Economic development officer

Economic regeneration officer, economic adviser

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Economic development officers work with communities, local government and business to bring investment, jobs and facilities to an area.

Salary range: £22,000 to £50,000

How to become an economic development officer

You can get into this job through:

  • a university course
  • an apprenticeship
  • working towards this role
  • applying directly

University

You could do a foundation degree, higher national diploma, degree or postgraduate qualification in one of the following subjects:

  • regeneration
  • planning and surveying
  • economics
  • marketing
  • business management
  • construction management
  • housing

Entry requirements

You’ll usually need:

  • 1 or 2 A levels, or equivalent, for a foundation degree or higher national diploma
  • 2 to 3 A levels, or equivalent, for a degree
  • a degree in any subject for a postgraduate course

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Apprenticeship

You could complete a professional economist degree apprenticeship.

Entry requirements

You’ll usually need:

  • 4 or 5 GCSEs at grades 9 to 4 (A* to C) and A levels, or equivalent, for a degree apprenticeship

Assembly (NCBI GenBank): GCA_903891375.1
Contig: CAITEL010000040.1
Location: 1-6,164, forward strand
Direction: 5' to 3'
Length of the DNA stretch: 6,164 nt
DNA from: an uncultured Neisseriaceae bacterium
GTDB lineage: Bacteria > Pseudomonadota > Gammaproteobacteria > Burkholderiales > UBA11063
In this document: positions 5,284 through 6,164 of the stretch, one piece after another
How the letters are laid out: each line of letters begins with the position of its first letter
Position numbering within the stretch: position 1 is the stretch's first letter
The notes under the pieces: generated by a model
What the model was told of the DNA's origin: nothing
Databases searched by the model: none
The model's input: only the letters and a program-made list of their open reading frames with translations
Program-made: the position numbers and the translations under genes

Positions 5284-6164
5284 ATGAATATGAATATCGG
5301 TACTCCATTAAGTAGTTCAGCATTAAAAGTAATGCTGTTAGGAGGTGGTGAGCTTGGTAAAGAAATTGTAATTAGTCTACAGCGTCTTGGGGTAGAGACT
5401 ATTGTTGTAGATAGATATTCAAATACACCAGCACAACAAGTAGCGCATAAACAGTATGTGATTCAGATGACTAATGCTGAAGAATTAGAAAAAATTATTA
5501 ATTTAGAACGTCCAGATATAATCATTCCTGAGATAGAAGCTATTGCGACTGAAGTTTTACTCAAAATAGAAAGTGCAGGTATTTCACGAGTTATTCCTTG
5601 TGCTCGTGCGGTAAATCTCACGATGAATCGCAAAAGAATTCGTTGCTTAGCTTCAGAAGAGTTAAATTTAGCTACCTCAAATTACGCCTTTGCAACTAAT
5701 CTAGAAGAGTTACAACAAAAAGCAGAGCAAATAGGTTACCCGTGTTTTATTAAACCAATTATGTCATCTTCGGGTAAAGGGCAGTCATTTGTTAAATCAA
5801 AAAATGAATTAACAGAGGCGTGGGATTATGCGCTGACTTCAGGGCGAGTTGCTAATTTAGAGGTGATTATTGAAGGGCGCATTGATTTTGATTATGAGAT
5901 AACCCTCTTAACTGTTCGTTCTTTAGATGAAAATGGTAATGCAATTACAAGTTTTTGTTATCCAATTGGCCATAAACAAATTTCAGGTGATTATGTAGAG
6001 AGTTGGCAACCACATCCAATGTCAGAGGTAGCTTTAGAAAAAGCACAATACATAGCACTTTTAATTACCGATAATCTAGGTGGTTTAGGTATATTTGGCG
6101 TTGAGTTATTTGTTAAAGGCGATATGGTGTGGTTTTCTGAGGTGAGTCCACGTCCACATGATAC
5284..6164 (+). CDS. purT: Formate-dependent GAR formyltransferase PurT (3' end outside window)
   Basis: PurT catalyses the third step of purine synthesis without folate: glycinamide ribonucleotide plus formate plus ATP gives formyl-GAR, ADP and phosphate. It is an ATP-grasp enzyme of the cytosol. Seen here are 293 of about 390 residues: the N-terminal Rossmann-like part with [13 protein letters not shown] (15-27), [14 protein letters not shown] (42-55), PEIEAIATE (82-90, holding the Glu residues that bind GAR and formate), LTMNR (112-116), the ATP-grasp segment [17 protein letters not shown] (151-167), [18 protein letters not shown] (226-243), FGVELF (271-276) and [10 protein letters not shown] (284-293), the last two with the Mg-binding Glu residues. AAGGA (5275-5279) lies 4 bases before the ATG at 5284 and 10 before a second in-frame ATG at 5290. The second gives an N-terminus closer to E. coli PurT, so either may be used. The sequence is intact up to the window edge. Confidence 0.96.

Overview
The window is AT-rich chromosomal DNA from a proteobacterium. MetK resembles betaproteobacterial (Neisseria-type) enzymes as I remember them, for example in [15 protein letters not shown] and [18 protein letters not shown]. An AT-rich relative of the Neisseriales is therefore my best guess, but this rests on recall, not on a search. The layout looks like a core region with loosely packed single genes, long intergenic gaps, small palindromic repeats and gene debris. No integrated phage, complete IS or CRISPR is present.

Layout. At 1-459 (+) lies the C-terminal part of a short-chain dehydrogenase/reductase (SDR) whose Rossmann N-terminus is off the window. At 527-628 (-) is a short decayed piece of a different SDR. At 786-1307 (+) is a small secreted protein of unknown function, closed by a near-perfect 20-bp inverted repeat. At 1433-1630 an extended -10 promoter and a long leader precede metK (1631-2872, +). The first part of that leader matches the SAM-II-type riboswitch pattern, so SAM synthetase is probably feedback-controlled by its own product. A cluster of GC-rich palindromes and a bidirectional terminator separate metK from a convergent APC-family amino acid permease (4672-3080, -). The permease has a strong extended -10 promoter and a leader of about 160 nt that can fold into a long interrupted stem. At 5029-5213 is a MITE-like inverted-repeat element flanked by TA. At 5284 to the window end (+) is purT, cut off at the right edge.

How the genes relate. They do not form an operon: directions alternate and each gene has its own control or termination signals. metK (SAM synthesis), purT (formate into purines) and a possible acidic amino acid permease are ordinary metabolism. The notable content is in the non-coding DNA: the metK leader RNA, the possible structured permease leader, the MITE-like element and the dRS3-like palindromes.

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Work

You could start as an assistant, researcher or administrator in an economic development unit, and then work your way up through training and promotion to become a development officer.

Direct application

You could apply directly if you’ve got a background in bidding for funding, managing projects, controlling budgets or marketing.

You’ll usually need experience from working in a related area, like:

  • town planning
  • community development
  • regeneration
  • business advice
  • construction management

More information

Further information

You can learn more about working in economic development through the Institute of Economic Development.

What it takes

Skills and knowledge

You’ll need:

  • knowledge of English language
  • knowledge of geography
  • the ability to work well with others
  • analytical thinking skills
  • excellent verbal communication skills
  • persistence and determination
  • ambition and a desire to succeed
  • business management skills
  • to be able to use a computer and the main software packages competently

What you’ll do

Day-to-day tasks

Your day-to-day duties could include:

  • developing projects to support local business growth 
  • building partnerships with communities, business networks and local government
  • bidding for local, national and European funding
  • setting up training schemes for local businesses and unemployed people
  • advising local businesses and community groups
  • promoting the local area to attract new employers and increase tourism
  • working on neighbourhood renewal projects
  • organising business fairs and giving presentations
  • managing budgets
  • attracting inward investment or bidding for funding

Working environment

You could work in an office.

Career path and progression

With experience, you could progress to senior officer or economic policy manager. 

You could also move into freelance consultancy work, or work abroad with international development agencies.

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